Read this month's unabridged discussion starter below. And make sure to send your name and email to Fr. Tom Holahan, CSP at email@example.com to be included in the discussion group if you haven't already done so!
As we emerge from a pandemic to experience a summer closer to ones we remember, how can poetry be our companion? A poem by Cynthia Zarin can show the way. It names common objects in the poet’s world as well as a strange dream of a loved one. It’s almost as if that dream becomes reality and then, like an arrow the musings find their mark, the poet herself.
by Cynthia Zarin
The woodpile full of moths and mice, wood turned to ash before it’s lit ablaze— at dawn, your dream, a mermaid
with a ticking fuse, slips through sleep’s bedraggled net, her whipsawed tail a metronome.
What’s to become of us? A scant mile off, a tern, helter-skelter at the low-tide mark, writes its
question: greater than, less than? Sea foam marbleizes each green wave, Neptune’s paradisiacal endpapers.
Last love, the moth on fire, wings charred dun lavender, butts its velvet matchhead on the mantel.
If I love you less let me be that gossamer.
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During April, Poetry Month, the New York Times reviewed “Poetry Rx: How 50 Inspiring Poems Can Heal and Bring Joy to Your Life” by clinical psychiatrist Dr. Norman Rosenthal. We all are aware how vulnerable our bodies are, but “the vaccine” does not help heal the heart. A poem, called “a short retreat” by the reviewer, can serve that purpose.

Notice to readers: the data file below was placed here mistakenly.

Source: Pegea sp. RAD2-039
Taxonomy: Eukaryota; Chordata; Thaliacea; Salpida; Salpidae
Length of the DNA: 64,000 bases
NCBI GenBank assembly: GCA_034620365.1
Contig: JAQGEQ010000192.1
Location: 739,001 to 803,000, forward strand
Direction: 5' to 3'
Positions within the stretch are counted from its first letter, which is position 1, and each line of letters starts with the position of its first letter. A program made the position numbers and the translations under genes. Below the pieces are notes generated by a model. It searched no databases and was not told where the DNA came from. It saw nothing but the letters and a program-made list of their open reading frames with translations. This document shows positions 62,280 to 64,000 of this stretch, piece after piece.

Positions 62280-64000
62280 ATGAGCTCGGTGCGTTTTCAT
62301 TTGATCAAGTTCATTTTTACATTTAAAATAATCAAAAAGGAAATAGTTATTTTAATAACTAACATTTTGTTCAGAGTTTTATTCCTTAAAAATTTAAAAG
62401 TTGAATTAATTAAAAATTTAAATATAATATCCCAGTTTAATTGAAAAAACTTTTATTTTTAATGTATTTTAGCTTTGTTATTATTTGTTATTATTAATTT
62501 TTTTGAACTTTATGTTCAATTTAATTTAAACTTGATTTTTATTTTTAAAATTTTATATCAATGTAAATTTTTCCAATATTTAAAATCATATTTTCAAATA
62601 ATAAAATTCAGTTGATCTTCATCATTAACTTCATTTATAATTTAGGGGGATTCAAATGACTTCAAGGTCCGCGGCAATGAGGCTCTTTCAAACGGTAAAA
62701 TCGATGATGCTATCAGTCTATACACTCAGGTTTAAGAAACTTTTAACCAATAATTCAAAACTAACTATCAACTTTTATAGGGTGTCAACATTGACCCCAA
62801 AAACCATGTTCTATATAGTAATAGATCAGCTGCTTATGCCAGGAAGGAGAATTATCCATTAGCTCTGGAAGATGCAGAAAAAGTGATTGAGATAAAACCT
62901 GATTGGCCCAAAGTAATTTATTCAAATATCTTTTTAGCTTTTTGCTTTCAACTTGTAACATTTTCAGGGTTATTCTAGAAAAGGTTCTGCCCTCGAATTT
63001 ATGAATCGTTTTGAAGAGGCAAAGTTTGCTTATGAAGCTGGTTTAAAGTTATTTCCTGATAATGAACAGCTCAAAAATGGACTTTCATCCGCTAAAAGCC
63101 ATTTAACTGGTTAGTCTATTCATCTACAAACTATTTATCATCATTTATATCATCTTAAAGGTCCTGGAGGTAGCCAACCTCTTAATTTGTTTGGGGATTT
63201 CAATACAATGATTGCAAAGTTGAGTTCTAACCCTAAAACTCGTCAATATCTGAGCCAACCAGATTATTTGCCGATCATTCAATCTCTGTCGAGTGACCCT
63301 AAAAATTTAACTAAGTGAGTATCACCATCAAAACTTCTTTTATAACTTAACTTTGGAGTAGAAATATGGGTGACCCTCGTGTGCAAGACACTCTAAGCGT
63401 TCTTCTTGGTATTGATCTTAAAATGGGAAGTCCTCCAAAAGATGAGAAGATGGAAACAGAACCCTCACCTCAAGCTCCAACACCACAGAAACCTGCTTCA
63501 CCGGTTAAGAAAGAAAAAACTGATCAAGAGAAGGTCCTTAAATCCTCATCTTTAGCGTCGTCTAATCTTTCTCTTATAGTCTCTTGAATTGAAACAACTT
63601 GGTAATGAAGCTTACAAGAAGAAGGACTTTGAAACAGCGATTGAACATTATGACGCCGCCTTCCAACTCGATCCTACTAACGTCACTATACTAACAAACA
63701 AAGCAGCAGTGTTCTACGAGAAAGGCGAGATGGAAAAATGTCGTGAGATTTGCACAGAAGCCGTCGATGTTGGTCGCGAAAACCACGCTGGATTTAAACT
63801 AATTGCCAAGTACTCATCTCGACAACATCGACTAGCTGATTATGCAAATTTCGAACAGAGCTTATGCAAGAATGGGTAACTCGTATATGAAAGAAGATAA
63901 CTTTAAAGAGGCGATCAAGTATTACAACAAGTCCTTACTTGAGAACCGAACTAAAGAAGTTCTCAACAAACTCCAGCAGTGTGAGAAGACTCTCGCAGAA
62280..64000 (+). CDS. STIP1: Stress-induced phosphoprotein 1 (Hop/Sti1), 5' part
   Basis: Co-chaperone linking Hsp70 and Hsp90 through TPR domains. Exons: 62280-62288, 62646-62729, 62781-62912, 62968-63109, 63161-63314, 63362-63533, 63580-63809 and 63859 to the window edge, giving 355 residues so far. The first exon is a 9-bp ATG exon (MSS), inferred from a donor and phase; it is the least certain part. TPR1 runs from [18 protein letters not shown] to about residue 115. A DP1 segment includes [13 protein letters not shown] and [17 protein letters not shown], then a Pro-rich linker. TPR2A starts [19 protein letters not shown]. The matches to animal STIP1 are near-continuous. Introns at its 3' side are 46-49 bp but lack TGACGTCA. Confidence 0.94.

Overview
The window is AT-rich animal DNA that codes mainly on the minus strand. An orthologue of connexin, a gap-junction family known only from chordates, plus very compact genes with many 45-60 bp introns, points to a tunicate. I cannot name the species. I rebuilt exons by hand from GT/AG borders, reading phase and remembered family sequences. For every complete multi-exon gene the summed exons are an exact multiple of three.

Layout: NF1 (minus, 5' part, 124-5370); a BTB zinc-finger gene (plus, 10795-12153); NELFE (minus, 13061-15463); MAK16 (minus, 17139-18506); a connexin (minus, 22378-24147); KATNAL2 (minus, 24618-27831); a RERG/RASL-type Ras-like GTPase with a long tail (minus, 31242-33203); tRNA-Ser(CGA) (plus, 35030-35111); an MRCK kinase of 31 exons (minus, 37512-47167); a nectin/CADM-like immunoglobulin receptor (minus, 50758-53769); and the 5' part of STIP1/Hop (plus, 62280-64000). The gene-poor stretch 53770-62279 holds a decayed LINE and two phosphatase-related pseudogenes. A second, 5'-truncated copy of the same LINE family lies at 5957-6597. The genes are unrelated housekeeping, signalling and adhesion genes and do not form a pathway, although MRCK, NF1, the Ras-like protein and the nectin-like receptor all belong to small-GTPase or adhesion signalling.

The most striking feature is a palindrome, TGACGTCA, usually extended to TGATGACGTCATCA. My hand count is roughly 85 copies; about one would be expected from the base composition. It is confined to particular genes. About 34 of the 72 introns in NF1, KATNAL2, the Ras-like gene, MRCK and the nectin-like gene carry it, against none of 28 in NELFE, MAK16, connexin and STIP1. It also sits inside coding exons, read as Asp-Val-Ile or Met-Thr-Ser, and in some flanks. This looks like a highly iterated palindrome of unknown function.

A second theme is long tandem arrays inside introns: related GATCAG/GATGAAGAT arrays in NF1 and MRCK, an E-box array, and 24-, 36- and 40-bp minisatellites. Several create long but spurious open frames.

Is there a poem awaiting in this for you? Consider offering a vaccine for the heart!
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Wondering how the naming contest for groups of black holes is doing? Several hundred suggestions poured in to the European Space Agency’s Laser Interferometer Space Antenna (LISA), which will be searching the skies for such objects. The “most creative” names for a group of black holes include hive, asterisk, sock drawer and kitchen sink.
After eliminating good but not popular names like convergence, choir and void, the 10 favorites were: cacophony, graveyard, horde, perforation, swarm, colloquium, disaster, sieve, brood and doom.
The last three have special qualities for me – sieve gets at the drawing and draining away qualities of a black how; brood hints at the secrets still being revealed about the objects; doom, well, that one just expresses the fear we have of what might happen in we get too close.
Whatever you inspiration will be this month, get out night or day and enjoy this much better summer than the one before!